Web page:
A yes vote for Issue 2 will create the Ohio Livestock Care Standards Board. This board will be made up of 13 Ohioans, including the director of the Ohio Department of Agriculture; three family farmers; two veterinarians; a food safety expert; a representative of a local humane society; two members representing statewide farm organizations; the dean of an Ohio agriculture college, and two consumers.

These individuals will work together to assure a safe, locally grown food supply, to determine the best course of action for livestock care, and to protect the viability of Ohio agriculture.

I value Ohio agriculture and support Issue 2. Like you, I appreciate the choices we have as consumers in selecting safe and wholesome food products for my family. By establishing a board of experts to make decisions for livestock production, we can ensure that the food we buy is grown as locally as possible. Issue 2 is a step to protect our state's family farmers and keep Ohio agriculture strong.

Rose Hartschuh

Bloomville

Agriculture is the number one industry in the state of Ohio. It is our responsibility as citizens to make sure that it remains that way. We cannot allow outside interest groups to come into our state and take over as they have done elsewhere. Jobs, tradition, money, and the comfort of knowing where our safe, locally grown food came from would all be lost. Ohio would suffer.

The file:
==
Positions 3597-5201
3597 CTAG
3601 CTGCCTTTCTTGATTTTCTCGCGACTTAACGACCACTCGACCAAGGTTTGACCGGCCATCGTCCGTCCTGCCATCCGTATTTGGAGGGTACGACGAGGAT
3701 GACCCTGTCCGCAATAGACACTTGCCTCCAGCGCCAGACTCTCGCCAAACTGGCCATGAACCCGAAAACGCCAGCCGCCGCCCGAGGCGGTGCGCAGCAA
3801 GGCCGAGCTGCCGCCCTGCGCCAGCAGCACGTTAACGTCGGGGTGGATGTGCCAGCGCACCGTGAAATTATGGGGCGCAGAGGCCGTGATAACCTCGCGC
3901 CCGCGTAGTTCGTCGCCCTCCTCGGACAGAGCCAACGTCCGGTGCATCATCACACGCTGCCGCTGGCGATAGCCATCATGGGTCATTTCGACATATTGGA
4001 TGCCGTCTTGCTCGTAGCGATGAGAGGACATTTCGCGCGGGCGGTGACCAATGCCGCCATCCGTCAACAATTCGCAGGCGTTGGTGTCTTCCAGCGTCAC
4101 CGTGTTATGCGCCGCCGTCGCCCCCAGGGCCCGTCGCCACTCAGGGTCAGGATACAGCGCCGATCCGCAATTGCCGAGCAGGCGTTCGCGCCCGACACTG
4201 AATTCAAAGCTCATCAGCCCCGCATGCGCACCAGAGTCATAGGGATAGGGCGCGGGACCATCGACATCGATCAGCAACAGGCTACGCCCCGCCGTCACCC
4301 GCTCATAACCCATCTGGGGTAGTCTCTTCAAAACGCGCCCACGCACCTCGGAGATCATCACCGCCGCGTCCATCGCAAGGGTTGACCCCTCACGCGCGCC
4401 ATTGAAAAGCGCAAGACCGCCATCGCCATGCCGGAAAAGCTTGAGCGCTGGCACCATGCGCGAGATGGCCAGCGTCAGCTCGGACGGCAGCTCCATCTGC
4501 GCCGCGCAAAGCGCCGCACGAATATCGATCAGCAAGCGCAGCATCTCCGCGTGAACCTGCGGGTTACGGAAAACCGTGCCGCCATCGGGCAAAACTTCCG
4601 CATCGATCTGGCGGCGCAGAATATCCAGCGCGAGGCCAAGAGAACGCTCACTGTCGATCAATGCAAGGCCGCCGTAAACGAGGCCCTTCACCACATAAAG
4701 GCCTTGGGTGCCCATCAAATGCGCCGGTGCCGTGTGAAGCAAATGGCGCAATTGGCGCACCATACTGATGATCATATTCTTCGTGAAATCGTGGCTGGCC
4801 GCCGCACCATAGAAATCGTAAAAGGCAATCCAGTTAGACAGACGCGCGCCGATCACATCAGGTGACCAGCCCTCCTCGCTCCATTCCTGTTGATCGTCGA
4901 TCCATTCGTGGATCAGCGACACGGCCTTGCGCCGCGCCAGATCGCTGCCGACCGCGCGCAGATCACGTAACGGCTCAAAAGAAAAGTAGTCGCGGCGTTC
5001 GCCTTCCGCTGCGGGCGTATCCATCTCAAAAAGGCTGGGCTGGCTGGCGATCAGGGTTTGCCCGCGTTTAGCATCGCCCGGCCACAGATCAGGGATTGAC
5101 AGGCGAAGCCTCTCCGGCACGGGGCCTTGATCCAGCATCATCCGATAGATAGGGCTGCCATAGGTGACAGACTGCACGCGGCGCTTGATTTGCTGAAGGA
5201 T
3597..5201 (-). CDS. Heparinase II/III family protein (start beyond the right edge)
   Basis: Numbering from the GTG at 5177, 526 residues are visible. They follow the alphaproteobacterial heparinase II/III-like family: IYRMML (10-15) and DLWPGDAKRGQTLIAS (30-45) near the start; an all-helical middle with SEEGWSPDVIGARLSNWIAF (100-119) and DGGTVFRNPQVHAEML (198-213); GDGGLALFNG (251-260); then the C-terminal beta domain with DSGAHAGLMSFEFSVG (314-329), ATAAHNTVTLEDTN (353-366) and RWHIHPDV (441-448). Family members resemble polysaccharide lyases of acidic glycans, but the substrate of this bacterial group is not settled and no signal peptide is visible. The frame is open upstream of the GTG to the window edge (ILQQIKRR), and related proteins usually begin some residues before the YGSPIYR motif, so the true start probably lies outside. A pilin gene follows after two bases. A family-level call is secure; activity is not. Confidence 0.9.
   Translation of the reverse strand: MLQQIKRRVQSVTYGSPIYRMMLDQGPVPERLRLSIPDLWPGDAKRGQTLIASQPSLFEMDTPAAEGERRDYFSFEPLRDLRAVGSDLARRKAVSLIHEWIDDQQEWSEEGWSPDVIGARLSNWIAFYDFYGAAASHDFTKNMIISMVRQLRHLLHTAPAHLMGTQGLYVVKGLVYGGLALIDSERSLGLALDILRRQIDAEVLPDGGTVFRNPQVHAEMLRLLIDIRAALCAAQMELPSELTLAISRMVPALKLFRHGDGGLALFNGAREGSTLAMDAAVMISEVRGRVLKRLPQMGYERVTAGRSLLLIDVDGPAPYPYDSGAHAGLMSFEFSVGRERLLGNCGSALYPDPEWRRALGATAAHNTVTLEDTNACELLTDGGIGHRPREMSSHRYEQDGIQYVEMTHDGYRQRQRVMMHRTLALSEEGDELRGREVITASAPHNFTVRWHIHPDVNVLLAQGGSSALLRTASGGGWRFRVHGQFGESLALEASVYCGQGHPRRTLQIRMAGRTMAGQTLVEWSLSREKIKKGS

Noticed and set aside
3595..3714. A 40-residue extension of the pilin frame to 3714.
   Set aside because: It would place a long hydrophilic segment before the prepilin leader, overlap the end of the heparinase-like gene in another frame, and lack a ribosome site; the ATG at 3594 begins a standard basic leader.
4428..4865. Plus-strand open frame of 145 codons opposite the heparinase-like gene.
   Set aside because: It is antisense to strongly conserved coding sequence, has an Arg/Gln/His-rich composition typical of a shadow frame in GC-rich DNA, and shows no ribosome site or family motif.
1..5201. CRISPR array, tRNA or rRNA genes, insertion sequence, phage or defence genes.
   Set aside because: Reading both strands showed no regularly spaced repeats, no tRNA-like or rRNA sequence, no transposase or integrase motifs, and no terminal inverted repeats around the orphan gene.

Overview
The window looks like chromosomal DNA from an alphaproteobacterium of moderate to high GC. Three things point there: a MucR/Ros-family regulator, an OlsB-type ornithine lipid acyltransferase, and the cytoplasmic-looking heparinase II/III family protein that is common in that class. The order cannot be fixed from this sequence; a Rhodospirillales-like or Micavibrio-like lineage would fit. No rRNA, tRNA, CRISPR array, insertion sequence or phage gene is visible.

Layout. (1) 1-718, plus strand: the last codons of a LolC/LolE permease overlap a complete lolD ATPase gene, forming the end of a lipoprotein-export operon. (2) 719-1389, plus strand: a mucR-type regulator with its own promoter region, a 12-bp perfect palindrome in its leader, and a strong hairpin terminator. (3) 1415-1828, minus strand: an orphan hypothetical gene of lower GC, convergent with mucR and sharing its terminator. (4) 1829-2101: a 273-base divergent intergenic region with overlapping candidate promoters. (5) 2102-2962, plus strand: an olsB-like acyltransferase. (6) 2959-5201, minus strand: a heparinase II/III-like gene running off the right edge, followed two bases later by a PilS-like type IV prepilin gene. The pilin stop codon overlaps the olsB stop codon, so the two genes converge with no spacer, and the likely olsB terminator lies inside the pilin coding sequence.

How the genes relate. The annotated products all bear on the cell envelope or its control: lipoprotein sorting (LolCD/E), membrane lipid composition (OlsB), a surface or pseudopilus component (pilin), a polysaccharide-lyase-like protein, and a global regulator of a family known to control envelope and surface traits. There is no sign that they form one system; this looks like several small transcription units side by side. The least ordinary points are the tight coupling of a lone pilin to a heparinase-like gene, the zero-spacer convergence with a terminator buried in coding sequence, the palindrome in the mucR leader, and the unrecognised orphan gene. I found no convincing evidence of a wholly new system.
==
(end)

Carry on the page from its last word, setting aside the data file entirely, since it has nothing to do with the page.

Issue 2 proposes that a livestock care standards board be instituted, and I believe that it is an appropriate pre-emptive strike. It's understandable that farmers may not enjoy another level of government but ultimately it will aid in the protection of Ohio farms and families.

Vote yes on Issue 2.

Sarah Boss

Port Clinton

Personally, practically, financially, and even spiritually, I am against gambling and in the past I have voted against casino gambling. I have, however, changed my mind.

On a recent trip to Oak Brook, Ill., the motel I was staying at was across the parking lot from an unostentatious looking brick building without any glaring signs or identification whatsoever. With amazement, I watched as cars came, cars left, cars circled looking for a parking spot, and well-dressed people, singly and in groups, sprang out of their cars, and hurriedly entered the building. It didn't matter what time of day it was, the parking lot was always full.

Finally, my curiosity got the better of me. I asked what the building was and I learned it was a casino.

This experience completely changed my opinion of casinos. No one was forcing these people to come to the casino. No one was forcing them to spend money. They were doing so freely. The people had to know the odds were not in their favor but still they came, and were even willing to wait to park. I never saw any rough behavior, never saw a police car in the lot, nor witnessed any type of behavior which would spur concern.

So my opinion has changed. If people want to gamble, why not allow the state to control it and let the residents of Ohio benefit from money that people are freely spending. I'm voting yes on Issue 3.

Peggy Erhart

Maumee

When I would ask my dad who he was going to vote for in an upcoming election he would say, “I'm going to vote for the guy with the least amount of baggage.”

At my age then, my visualization of what he said was a guy on a railroad station platform carrying a bunch of suitcases. When I got a little older, I asked my dad what he meant by “baggage.” His reply was that he was going to vote for the candidate who “owed the fewest favors to others after he was elected.”

As I contemplate my vote for the next mayor of Toledo and remembering what my dad said, I am comforted by the visualization of a large ringing “Bell” and not seeing any baggage.

ALAN KINKER

Cherrylawn Drive